CadetsCadets are the equivalent of a recruit but applied to the navy. Across the branches of the military, cadets tend to serve the longest amount of time before promotion. Part of this is because of the breadth of roles a mariner is expected to handle, but another part of it is simply (relatively new) tradition. Cadets tend to have some combat training but little seafaring when they are newly recruited, and learn the ropes onboard a ship.
|Castellite||Chamber of Peers • Grand Councilate • The Castellite Millitary • Guild of Accountants|
|Argosian||Imperial Magisterium • Bookwardens|
|Military Age||17+ (13+ for Squires)|
Castellite Infantry by Annie Stein
An illustration of a soldier wearing the characteristic painted helmet worn by the Castellite Infantry. His helmet is painted the colours of House Castellan.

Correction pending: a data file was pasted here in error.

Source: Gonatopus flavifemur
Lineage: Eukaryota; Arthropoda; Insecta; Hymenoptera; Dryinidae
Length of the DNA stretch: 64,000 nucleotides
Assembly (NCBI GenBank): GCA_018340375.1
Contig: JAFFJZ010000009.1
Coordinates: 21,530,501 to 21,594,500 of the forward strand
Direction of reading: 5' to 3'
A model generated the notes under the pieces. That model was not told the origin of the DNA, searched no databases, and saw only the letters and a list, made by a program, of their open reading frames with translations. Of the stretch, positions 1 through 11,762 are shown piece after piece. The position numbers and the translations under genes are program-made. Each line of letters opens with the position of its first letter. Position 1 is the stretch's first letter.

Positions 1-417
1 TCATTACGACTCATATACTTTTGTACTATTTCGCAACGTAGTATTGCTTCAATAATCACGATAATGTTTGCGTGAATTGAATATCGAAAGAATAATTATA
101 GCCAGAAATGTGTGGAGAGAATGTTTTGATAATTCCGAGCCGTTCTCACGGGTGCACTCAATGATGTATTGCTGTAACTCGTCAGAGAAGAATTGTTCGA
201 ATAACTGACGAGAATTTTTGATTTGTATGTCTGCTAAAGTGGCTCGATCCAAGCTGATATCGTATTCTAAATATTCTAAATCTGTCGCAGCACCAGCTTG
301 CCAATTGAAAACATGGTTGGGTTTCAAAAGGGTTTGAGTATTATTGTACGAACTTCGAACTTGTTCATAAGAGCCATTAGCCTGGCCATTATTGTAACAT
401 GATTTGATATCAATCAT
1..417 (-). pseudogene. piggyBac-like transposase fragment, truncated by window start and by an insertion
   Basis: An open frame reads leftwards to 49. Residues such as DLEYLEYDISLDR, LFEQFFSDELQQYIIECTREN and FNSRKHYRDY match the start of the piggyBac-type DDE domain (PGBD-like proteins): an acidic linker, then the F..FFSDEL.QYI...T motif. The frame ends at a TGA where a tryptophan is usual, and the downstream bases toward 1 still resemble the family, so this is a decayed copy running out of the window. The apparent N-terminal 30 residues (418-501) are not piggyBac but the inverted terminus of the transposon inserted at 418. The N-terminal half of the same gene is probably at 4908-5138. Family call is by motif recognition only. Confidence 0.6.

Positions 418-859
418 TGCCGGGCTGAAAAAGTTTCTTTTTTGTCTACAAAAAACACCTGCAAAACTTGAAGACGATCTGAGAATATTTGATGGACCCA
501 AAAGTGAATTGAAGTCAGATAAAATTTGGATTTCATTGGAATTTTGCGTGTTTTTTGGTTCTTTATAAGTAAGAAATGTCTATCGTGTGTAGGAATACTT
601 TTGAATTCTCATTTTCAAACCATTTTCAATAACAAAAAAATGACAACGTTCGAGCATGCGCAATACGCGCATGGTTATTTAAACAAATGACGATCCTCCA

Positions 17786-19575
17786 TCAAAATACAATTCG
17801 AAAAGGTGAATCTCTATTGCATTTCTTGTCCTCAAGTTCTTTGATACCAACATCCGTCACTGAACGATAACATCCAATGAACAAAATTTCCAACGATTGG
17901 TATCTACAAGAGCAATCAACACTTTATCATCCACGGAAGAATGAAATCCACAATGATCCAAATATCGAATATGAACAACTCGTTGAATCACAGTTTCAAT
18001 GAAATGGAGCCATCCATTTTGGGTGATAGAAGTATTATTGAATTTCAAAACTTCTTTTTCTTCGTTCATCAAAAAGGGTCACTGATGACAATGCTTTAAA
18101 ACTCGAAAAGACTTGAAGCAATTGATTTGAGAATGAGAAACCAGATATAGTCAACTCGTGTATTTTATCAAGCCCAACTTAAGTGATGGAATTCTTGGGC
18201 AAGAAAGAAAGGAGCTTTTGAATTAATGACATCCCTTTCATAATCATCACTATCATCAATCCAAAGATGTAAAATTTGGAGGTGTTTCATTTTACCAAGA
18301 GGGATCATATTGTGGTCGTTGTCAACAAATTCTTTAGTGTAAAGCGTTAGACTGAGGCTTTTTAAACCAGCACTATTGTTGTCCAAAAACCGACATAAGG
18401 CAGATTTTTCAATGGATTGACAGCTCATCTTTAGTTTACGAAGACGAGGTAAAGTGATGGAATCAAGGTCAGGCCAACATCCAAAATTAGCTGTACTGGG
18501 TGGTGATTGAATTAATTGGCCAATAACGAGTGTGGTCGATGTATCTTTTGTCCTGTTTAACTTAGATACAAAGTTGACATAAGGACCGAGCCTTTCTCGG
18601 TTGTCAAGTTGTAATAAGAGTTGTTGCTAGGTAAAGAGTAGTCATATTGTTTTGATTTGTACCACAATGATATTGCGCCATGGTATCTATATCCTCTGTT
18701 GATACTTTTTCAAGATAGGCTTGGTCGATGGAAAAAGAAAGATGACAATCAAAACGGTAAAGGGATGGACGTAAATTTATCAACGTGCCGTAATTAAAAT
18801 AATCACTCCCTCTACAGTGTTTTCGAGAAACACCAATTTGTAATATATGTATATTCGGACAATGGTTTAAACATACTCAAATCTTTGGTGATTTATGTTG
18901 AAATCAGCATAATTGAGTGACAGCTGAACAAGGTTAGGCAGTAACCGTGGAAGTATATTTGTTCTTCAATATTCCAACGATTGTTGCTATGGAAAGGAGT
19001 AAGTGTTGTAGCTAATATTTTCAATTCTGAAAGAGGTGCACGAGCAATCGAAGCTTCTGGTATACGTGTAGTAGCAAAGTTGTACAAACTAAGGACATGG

Interesting discussion, and well thought out. I definitely get some Roman vibes from this, from the Nerian reforms (in Roman history, it was the Marian reforms) and the relatively flat command structure (that is to say, having relatively few ranks - the more recent you get, the more you start seeing differing ranks dividing up the ranks. (Consider the modern US army at the opposite end of the spectrum, having Private, PFC, Corporal, Sergeant, Master Sergeant, First Lieutenant, Second Lieutenant, Captain, Major, Lieutenant Colonel, Colonel, and 5 ranks of general (and that's just what comes to mind, there's other positions too). Your choice of command structure would suggest, at least to me, that the army relies largely on formation tactics rather than flexibility. (Which is not a critique at all - the doctrine of flexibility we see in modern armies was largely born from the world wars.) I'd be curious to see how this army would perform in battle, given the likelihood of having 3 branches of service all present at the same battle - Infantry backed by Archers and Artillery. Historically this kind of thing has mixed results - on the one hand, it promotes pride in your unit - blame for any failings between these units gets hashed out in the higher officer levels rather than disputes between soldiers, for instance; on the other hand it can make coordination between the branches difficult, and that lack of coordination can prove a fatal weakness. (For example, the African campaign in World War 2 - compare British and German use of tanks in the Libyan war before the big allied landings in North Africa.) There is one thing I'm curious about, though: Marksman vs Archer. Personally, my expectation would be that Marksman would be a higher rank than Archer, not lower; any soldier with the musculature to support it can shoot a bow, but only the best can hit their mark every time. But then, I have no idea if this is because I played Heroes of Might and Magic III at a formative age (a game in which Marksmen are the direct upgrade to Archers.)